We've now covered several ways to create nonrepetitive content. There are numerous other ways to add variability to audio content, including (but not limited to):
ChordMaps (see Chapter 6)
Scripting (see Chapter 7)
Style-based playback (see Chapter 4)
But the most common and powerful way to create nonrepetitive content is in the areas that we've already discussed — particularly using pitch, volume, and duration variability, along with the 32 variation buttons available per Wave Track and Pattern Track part.
Avoiding repetition for sound effects and ambience can be accomplished by using pitch and attenuation randomization in combination with the use of multiple variations (typically each using a unique authored version of a sound's wave or waves — one for each variation). If a sound effect is composed of several different aspects, try varying the timing between them somewhat as well for even more alternatives.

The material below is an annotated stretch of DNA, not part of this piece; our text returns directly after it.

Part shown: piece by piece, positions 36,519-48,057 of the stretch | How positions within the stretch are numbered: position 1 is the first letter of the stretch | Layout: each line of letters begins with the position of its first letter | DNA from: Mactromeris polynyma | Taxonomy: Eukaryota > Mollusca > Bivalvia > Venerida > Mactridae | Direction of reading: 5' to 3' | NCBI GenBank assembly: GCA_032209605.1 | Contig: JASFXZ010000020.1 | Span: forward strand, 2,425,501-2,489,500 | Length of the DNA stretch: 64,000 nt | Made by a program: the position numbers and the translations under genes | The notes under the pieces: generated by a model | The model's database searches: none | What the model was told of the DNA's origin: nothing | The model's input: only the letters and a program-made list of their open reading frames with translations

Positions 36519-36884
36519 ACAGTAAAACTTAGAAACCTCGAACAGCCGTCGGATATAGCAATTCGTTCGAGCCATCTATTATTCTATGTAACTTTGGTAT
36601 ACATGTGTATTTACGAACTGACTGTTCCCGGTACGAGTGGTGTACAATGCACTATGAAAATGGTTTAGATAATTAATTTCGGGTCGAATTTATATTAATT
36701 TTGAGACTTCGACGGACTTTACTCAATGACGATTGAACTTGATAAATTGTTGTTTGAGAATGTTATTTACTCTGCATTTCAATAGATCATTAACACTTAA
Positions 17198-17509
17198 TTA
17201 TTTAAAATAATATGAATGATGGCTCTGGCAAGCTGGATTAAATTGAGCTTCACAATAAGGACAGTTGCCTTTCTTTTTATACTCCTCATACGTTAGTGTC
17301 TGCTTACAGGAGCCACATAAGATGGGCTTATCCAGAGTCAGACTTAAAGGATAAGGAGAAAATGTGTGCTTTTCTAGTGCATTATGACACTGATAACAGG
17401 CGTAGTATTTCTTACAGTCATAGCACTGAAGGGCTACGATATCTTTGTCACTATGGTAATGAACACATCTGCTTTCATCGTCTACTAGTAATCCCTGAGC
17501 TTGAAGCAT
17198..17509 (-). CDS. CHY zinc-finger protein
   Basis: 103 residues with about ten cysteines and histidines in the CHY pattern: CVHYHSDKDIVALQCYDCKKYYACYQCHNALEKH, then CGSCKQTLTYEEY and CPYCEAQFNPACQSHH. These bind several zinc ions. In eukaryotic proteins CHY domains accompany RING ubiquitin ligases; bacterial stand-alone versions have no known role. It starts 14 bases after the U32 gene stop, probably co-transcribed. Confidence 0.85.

Let's take the classic example of a footstep in a game. Traditionally, you might record five or six footsteps and randomly choose between them every time your character moves forward on the screen. But using DirectMusic, you could break the footstep into its component elements — the sound of a heel, the sound of a toe, and perhaps a separate scuff for the sole of the foot/shoe/whatever. Even if you only record three variations of each, by placing each in a separate Wave Track part, you now have at least 3 x 3 x 3 = 27 unique footsteps. If you add appropriate random pitch range to each element, you have even more footsteps. Now if you create added variations where the actual start time of the various elements is adjusted slightly (the scuff sound comes slightly earlier or later), you've got even more potential "performances" of this footstep, with no programmer assistance required.
For musical variability, consider occasionally adding or removing single instrument lines via silent variations. Changes in orchestration from variation to variation are also a quick way to keep music changing with each performance. Melodic lines, particularly those that are closely associated with a chord progression, can be more difficult to structure convincingly in multiple variations — especially when you stop to consider that every possible variation of a part will have to play properly against every possible variation of every other part. As nonmelodic instruments, drum parts tend to be more straightforward for adding variations to quickly.